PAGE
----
Swap space: Have at least as much as your installed RAM. If your swap partition is too small, switch to a swapfile.
RAM Photoprism seems to use about 2 GB of RAM while idle. If you are using almost the whole amout of your RAM, nextcloud, and xmpp will cut in and out. With Photoprism, and all your services idling, I would suggest at least having 1 GB of RAM free.
Though there are 9 books in this Arkady Renko series, this shall be the last book I read. I have been warned that the books take a nosedive in quality after this one, and the Goodreads ratings bear this out.
This story is about a murky murder/suicide? of a rich businessman that connects to Chernobyl and the Zone of Exclusion. This one took awhile to get interesting and I was getting a bit annoyed until I hit the 30% mark. In standard Martin Cruz Smith fashion, there is a complex, layered plot that keeps you guessing right until the end. Does Arkady 'enter' a lady he meets along the way? Of course! Does Arkady still pine for Irina? Yes! Does Arkady piss lots of people off? Duh!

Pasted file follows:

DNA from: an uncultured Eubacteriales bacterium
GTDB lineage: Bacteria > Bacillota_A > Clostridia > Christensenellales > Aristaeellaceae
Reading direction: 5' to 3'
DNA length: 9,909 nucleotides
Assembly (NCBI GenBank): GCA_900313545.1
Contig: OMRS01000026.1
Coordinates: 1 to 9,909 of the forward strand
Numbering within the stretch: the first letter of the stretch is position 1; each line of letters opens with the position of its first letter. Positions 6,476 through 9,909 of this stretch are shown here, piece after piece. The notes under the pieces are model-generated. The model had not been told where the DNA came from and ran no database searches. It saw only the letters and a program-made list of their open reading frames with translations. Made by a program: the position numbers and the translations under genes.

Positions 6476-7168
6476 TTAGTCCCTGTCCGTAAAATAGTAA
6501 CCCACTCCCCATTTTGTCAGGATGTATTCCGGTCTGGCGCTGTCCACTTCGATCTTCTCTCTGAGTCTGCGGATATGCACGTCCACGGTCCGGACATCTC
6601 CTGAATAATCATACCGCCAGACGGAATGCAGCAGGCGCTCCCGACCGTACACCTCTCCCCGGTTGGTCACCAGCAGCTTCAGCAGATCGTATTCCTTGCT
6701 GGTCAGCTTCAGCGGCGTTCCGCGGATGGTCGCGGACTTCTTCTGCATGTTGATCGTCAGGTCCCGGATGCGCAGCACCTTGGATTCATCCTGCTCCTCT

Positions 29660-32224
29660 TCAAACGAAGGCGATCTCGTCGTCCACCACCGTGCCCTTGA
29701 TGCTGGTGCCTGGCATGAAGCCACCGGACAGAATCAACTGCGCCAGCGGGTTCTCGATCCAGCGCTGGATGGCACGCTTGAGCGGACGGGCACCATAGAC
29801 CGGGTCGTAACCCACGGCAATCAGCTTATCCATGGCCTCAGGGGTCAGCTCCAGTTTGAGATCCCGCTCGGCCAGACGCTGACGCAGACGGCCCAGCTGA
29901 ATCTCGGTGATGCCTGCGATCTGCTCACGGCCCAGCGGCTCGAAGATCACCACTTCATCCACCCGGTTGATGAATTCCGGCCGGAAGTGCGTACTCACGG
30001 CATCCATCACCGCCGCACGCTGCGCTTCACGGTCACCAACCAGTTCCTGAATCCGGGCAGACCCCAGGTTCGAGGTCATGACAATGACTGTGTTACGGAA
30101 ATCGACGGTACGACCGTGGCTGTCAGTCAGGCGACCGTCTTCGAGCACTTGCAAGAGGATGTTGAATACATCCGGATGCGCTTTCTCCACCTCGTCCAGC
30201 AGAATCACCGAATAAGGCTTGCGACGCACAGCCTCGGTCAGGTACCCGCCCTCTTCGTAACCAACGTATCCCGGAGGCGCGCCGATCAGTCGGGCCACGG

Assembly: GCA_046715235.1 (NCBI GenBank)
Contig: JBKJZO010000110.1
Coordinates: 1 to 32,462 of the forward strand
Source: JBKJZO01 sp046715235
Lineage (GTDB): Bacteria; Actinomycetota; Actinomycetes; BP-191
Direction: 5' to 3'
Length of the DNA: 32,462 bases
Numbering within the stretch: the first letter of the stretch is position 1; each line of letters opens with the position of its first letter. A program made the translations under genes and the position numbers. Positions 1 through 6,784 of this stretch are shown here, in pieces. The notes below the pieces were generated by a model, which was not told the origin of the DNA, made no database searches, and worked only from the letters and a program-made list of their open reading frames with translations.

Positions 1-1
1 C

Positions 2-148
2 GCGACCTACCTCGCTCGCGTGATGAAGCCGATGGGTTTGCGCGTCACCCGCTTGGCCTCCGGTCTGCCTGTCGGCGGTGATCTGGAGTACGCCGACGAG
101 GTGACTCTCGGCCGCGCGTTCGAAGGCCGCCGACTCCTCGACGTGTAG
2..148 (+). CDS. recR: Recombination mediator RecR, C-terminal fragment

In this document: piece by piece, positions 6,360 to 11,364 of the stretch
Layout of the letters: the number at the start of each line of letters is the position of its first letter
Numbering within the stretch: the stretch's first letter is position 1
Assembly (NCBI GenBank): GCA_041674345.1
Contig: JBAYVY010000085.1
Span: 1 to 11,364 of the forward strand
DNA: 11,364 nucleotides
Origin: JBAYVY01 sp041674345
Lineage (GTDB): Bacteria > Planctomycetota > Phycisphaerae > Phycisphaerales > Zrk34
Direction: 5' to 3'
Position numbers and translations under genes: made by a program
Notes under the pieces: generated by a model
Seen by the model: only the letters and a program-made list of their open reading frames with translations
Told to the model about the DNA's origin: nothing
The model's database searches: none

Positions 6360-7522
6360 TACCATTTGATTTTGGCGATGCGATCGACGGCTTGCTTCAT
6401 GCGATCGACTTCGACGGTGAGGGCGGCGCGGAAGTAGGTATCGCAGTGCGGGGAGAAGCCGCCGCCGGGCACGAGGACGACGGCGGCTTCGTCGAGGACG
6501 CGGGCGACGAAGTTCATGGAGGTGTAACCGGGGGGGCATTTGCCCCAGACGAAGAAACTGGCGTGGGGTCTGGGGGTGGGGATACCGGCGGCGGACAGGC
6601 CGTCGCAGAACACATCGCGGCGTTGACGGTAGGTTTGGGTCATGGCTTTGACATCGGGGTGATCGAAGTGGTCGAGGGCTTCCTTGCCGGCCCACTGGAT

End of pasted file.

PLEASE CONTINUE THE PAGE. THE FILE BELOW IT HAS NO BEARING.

This book is classic Arkady Renko. I have been warned to not read farther in the series, so I will take a break for now.
STILL NOT AS GOOD AS 'POLAR STAR' THOUGH! Seriously, read Gorky Park, and then Polar Star.
This is the one where Renko finally gets to see Irina again. The ending is still a bit muddled for me, did she die, did she not? I'm not sure. I don't think reading #4 in the series before this helped me. This book felt like the end of a mini-Renko-in-Russia-series.
Another superb detective thriller by the master Martin Cruz Smith. For me, it still can't compare to Polar Star, but that's just because of my predilection towards boats and the arctic.
I will be really sad once I've read all of this series.